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Assessing Multi-Scale Landscape Connectivity Using Network Analysis

Abstract

Landscape connectivity has implications for many ecological processes, including spread of invasive species and conservation of native ones. Because species have different minimum area requirements and different movement abilities, landscape designs suitable for one species (or group of species) may be inappropriate for other species. Methods from network analysis can be used to combine information on landscape pattern and species life history characteristics for species-specific assessments of potential connectivity. The lab is intended to provide students with the following opportunities.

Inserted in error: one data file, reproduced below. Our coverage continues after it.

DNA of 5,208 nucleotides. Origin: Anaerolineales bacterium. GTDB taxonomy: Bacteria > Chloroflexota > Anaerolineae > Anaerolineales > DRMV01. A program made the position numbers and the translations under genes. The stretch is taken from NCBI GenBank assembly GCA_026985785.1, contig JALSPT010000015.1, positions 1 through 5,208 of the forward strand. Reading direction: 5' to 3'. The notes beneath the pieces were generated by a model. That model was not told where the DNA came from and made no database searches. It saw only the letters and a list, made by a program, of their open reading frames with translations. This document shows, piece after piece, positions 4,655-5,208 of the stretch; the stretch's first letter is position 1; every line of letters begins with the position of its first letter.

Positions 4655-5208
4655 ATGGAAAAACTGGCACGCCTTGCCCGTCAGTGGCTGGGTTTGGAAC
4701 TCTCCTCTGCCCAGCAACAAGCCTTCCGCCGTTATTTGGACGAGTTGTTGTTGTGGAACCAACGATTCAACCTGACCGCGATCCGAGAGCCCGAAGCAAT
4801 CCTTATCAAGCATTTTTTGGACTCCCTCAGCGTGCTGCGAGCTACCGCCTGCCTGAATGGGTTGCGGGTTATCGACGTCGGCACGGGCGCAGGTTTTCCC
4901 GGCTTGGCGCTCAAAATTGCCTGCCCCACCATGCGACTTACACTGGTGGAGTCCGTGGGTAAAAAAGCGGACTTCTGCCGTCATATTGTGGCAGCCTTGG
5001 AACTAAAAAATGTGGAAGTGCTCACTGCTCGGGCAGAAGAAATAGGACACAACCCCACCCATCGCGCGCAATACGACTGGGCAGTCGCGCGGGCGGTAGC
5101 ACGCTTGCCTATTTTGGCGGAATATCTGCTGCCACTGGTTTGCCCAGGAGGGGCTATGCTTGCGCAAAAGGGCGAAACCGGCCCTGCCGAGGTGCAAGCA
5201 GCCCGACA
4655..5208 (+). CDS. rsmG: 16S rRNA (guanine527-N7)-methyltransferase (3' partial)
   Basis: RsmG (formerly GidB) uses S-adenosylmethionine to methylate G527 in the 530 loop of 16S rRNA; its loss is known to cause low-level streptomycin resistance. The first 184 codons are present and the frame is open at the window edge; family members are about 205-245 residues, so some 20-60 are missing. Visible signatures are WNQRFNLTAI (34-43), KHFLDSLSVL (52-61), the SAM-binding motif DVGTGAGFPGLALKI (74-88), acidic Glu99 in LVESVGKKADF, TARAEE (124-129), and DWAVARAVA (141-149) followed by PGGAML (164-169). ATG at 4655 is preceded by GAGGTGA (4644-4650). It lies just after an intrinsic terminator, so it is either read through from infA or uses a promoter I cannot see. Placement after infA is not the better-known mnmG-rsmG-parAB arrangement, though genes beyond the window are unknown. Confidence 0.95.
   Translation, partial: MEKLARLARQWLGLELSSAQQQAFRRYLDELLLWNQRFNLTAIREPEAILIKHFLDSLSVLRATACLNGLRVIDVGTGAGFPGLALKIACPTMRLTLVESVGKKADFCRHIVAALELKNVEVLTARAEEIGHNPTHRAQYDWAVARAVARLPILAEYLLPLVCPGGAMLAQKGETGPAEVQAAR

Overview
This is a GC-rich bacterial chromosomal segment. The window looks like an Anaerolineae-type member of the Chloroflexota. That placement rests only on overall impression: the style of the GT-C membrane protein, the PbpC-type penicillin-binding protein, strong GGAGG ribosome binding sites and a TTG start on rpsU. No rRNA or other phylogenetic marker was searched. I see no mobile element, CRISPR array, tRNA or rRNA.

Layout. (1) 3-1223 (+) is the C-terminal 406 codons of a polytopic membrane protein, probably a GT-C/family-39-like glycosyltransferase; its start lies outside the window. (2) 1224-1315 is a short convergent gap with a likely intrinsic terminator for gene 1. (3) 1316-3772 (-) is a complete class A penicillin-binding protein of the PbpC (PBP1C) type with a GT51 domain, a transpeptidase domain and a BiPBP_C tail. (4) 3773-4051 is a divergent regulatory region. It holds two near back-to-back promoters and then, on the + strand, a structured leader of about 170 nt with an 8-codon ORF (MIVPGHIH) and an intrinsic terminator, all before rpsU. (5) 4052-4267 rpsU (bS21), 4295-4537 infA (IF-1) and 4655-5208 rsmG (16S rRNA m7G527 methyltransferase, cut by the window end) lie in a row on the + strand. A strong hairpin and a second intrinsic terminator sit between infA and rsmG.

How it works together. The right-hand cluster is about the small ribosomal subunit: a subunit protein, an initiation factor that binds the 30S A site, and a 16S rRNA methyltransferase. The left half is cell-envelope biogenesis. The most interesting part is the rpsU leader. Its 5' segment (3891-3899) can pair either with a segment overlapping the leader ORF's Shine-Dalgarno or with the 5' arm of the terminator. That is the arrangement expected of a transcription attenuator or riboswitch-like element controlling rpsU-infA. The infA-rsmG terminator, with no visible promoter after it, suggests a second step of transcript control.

Keywords

  • Network Analysis
  • Home Range
  • Functional Connectivity
  • Habitat Patch
  • Landscape Pattern

These keywords were added by machine and not by the authors. This process is experimental and the keywords may be updated as the learning algorithm improves.

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Correspondence to Todd R. Lookingbill .

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Lookingbill, T.R., Minor, E.S. (2017). Assessing Multi-Scale Landscape Connectivity Using Network Analysis. In: Gergel, S., Turner, M. (eds) Learning Landscape Ecology. Springer, New York, NY. https://doi.org/10.1007/978-1-4939-6374-4_12

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